- Why Do You Need A Prenup?
- Who Needs A Prenuptial Or Postnuptial Agreement?
- What Does A Prenuptial Or Postnuptial Agreement Do?
- What Is The Difference Between A Prenuptial And Postnuptial Agreement?
- Do I Need A Lawyer To Sign/Draft A Prenuptial or Postnuptial Agreement?
Family law attorneys are in a unique position to see couples at some of their lowest points, their relationship has fizzled out or collapsed, and now both parties are struggling to move forward…or trying to drag the other down with them.
While everyone wants to be a romantic at heart, and lay down trust as the only foundation for a marriage’s success, the truth is, people and circumstances change. When they do, it pays to be prepared and protected.
What Is A Prenup?
A prenuptial agreement, commonly known as a “prenup,” is a legal contract that two individuals enter into prior to their marriage. Its primary function is to stipulate the division and management of assets, debts, and financial responsibilities in the eventuality of a divorce, separation, or death. Often perceived as a tool reserved for the wealthy, a prenup’s value is far more widespread. It serves as a financial planning tool that can provide both parties with clarity about their individual and shared financial rights and responsibilities during the marriage.
By setting clear financial parameters, prenups can help alleviate potential sources of tension, ensuring that both partners enter the marriage with a transparent understanding of their fiscal landscape. Beyond protecting individual assets acquired before marriage, these agreements can also outline terms for assets accumulated during the union, spousal support expectations, and the handling of potential inheritances or gifts.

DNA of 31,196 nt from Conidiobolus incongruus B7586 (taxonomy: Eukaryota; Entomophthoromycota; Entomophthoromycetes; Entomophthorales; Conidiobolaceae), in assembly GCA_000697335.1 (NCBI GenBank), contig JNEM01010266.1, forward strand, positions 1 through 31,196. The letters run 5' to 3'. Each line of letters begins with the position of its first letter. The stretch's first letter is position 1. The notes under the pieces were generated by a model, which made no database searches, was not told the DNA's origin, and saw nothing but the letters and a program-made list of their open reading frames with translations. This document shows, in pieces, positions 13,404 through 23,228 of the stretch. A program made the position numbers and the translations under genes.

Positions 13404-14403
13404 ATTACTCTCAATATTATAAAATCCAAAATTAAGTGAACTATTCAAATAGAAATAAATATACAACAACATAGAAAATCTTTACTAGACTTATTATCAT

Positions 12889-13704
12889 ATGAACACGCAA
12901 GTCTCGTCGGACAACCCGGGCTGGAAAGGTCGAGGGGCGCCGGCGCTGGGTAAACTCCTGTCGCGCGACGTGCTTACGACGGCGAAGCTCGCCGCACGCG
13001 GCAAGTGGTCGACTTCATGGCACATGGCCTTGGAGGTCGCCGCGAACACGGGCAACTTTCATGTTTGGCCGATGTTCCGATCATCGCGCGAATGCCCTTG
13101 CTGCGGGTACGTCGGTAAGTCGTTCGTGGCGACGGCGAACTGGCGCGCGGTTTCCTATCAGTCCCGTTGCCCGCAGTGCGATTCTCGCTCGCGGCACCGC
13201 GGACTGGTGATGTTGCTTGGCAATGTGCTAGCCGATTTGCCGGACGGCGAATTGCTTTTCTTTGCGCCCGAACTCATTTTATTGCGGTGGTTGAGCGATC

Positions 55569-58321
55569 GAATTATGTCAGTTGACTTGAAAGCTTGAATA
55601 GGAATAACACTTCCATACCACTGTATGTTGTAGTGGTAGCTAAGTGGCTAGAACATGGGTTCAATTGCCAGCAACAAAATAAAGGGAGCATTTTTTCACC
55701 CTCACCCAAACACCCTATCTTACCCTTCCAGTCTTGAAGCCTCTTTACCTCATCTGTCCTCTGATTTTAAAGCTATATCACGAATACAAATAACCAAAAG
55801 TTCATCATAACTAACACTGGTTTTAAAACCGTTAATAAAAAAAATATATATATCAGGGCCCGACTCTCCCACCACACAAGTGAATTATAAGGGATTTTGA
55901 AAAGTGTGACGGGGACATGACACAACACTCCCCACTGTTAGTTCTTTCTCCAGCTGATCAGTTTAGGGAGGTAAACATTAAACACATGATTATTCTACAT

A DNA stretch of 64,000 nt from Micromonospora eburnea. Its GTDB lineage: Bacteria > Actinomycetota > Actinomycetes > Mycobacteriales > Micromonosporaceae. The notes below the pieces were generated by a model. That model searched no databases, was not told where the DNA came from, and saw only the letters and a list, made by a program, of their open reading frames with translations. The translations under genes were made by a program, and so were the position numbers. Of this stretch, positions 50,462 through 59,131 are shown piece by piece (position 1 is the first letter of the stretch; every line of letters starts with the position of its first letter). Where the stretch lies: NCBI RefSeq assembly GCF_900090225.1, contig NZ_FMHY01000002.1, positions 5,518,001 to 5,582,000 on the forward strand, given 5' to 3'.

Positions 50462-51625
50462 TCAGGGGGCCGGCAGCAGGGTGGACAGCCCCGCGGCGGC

In essence, while love and trust are vital cornerstones of any marriage, a prenup provides a pragmatic approach to the financial aspect of marital life, safeguarding both parties from unforeseen circumstances.
What Happens If You Don’t Have A Prenup?
In the absence of a prenup, the fate of a couple’s assets and liabilities falls under the jurisdiction of state or regional marital laws during a divorce. The process, which varies widely depending on location, typically categorizes assets acquired during the union as “marital” or “community” property. These assets, regardless of who earned or purchased them, are often divided equally or equitably between the spouses upon divorce.
Assets and properties obtained before marriage usually remain with their original owner, but this isn’t always straightforward. For instance, if one party owned a home before marriage that became the couple’s primary residence, the appreciation of that home’s value during the marriage could be considered marital property. Additionally, the absence of a prenup can result in prolonged and contentious divorce proceedings, with both parties incurring substantial legal fees.
While no couple enters a marriage expecting it to end, unforeseen changes in circumstances or feelings can lead to divorce. Without a prenup, this dissolution might result in unanticipated financial ramifications, leaving individuals feeling vulnerable and potentially aggrieved by the state’s division of their assets.
Why Do You Need A Prenup?